Help me ID: Unidentified Components: Capacitor, resistor/fuse (with fridge fiasco story)

Thread Starter

Tentmaker

Joined Feb 16, 2019
5
TLDR:
ID & ideals on mangled through-hole components, images below:

Story: The Torontonian's Tale of the Fridge Fiasco
Out with the old, in with the new! Or, so the non-electronics hobbyist will say when an appliance malfunctions.
But, me? No, siree bob! Not with a soldering iron and all the brain power of allaboutcircuits.com at my disposal.

The fat lady has not sung. And, by fat lady, I mean my fridge.

So, I had a black, dented, floor-model fridge that my budget-conscious family bought (say, maybe 8 years ago). Recently, it started to croak on us when we noticed the food start to go bad. But, though the fridge dying on us stung, like I said, the fat lady had, yet, not sung!

Studied up on the engineering behind it. (Hey, were all on lockdown these days anwyays. So might as well try.) So, the mismantaling begun on a quest to see if I could fix it. Many screws and drill driver whines later, the fridge was relatively gutted, dismantled and in disarray with its parts all over my kitchen table. Then, as a pirate digging for buried treasure, I struck the find of a lifetime--well, at least, my fridge's lifetime: A brushless DC fan assembly--"Made in Switzerland." Very fancy Whirlpool! But, not fancy enough since it's likely the reason for my Fridge fiasco and my Whirlpool Woes.

So, careful broke the plastic casing. Thinking a solution was at hand as I worked towards getting to the PCB, behold: Epoxy resin. Probably polyurethane. Really dense, really tough. Couldn't shave it off with a knife without risking damage to the components--oh the irony. I tried my mini hotair station (Thank you China!), to no avail. Then, with some chemistry under my belt from my school days, I figured I could use a solvent. The weapon of choice (well, the only weapon I had): paint thinner.

After repeated submersion and scrapings (with my handy-dandy Canadian Tire utility knife), I could finally see it! There it was!

PCB! Components!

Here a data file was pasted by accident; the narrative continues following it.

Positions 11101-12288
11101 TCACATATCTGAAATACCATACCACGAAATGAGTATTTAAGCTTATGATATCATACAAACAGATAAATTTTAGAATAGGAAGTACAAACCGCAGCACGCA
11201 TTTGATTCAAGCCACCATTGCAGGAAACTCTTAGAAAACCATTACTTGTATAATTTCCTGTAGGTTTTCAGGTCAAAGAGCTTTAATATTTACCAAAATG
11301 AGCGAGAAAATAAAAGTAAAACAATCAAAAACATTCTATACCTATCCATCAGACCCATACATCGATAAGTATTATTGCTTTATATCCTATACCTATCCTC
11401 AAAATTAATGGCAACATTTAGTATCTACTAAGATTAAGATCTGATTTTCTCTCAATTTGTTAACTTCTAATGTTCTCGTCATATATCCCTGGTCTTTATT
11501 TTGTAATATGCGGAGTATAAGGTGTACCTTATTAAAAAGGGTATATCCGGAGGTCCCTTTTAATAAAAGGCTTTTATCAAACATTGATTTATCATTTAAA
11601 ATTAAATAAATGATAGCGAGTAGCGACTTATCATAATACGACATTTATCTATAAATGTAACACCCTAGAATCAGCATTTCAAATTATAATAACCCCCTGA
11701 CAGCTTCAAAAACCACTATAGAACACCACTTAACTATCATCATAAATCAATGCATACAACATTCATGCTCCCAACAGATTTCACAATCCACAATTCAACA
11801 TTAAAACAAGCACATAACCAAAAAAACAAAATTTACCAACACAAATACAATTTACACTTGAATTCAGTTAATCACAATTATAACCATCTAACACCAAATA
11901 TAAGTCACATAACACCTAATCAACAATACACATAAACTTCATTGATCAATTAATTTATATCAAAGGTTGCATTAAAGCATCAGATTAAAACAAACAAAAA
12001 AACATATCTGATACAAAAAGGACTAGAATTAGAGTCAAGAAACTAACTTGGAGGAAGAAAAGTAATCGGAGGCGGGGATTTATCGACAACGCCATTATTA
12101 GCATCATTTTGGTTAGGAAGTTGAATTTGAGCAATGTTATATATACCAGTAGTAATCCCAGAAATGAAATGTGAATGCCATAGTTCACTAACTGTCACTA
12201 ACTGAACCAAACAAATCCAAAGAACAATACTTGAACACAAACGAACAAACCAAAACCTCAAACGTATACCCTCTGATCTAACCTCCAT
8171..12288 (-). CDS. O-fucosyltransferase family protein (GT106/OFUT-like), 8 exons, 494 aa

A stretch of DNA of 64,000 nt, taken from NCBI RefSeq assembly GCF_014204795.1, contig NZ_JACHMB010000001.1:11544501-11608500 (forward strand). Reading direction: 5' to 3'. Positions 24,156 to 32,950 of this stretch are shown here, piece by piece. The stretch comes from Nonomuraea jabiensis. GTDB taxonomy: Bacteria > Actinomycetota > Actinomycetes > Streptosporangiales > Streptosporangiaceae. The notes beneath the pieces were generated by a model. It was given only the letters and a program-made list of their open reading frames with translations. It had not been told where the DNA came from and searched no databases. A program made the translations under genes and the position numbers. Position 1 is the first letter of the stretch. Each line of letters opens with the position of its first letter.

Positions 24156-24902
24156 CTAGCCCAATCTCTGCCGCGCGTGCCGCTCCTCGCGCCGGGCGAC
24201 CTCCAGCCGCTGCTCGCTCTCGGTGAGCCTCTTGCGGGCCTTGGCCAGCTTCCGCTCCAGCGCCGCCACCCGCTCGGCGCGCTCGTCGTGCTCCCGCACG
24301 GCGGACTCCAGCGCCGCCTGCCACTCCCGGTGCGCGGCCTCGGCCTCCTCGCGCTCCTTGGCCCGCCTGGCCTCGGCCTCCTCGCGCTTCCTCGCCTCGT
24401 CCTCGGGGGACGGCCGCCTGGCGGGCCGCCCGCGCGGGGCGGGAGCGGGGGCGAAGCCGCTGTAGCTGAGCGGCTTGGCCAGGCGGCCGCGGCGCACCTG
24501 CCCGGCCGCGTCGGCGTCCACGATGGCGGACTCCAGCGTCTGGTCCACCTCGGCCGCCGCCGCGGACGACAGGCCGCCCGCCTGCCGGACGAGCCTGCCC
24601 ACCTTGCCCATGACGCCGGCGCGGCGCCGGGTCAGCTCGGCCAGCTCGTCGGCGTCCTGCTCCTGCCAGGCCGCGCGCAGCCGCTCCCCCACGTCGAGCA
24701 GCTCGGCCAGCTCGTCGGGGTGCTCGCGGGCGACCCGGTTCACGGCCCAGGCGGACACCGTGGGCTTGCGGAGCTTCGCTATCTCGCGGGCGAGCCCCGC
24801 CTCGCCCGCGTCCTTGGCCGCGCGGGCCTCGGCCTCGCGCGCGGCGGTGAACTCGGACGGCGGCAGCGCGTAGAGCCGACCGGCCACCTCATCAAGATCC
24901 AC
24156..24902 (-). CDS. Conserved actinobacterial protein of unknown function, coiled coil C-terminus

BUT, the story did not end there: With all the scrapings and submersions, I managed to mangle a lot of the components, rendering any component markings mutilated and disfigured. And, so continued the fridge fiasco.

So, this is where you come in! Please help me ID these components!

Details:
Identified 3/5 surface mount components with strong confidence (say an arbitrary 95.99% confidence).
The last 2 I am trying to ID are this:

- a resistor or fuse, mangled beyond recognition
- reads 101 kOhms on multimeter
- mangled "...00" on the green part
- mangled "2W or 3W" on another area perhaps (the top part of the 2 or 3, with the top part of the W showing, rest is chiped away)

- a capacitor, also mangled beyond recognition
- I got nothing but the picture and one 0 on the plastic sheathing

Question:
Can anyone figure out how to ID these little guys?

Images attached.
Allaboutcircuits.com, SOS! Help!
(Please and thank you!)



Resistor/Fuse?:20210412200219461_resistor.pngCapacitor:
20210412200323988_capacitor.png
 

AlbertHall

Joined Jun 4, 2014
11,506
The green part I thought was a fuse when I first saw it but I think I can see '3W' which might mean it is a 3 Watt resistor but I wouldn't expect such a part to have the sleeve whereas a fuse might well. Can you carefully remove the green stuff and see what is underneath?

The blue thing is an aluminium electrloytic capacitor. Do you have a capacitor meter?
If not you should consider something like this: https://www.ebay.co.uk/itm/274664300490?hash=item3ff3449fca:g:hnEAAOSw691gE~xf&LH_BIN=1
 

Thread Starter

Tentmaker

Joined Feb 16, 2019
5
The green part I thought was a fuse when I first saw it but I think I can see '3W' which might mean it is a 3 Watt resistor but I wouldn't expect such a part to have the sleeve whereas a fuse might well. Can you carefully remove the green stuff and see what is underneath?

The blue thing is an aluminium electrloytic capacitor. Do you have a capacitor meter?
If not you should consider something like this: https://www.ebay.co.uk/itm/274664300490?hash=item3ff3449fca:g:hnEAAOSw691gE~xf&LH_BIN=1
Thank you, good sir! Good guidance and good leads.

  • On the resistor/fuse: Good idea on scraping, thank you!
    • What you say makes perfect sense! I will try to scrape away the green coating on the resistor/fuse-ma-bob to see if its like a fuse or not. Was hoping to avoid this and just re-use it, but its a good last resort! The 3W does make it seem like its a resistor, I also wondered the same thing because it does look kinda like a fuse!
    • More clues: On the PCB it's designator label says "R8" so, that's probably confirming your suspicions that it may very well be a resistor.

  • On the capacitor: Good point on the capacitor meter. Thank you!
    • Actually, I do not--only a basic/newbie automotive multi-meter I got for this long-time slow-developing hobby years ago (at Canadian Tire!). Was hoping to go to an electronics component store and ask a clerk to see if they could measure it for me if they have a meter.
 
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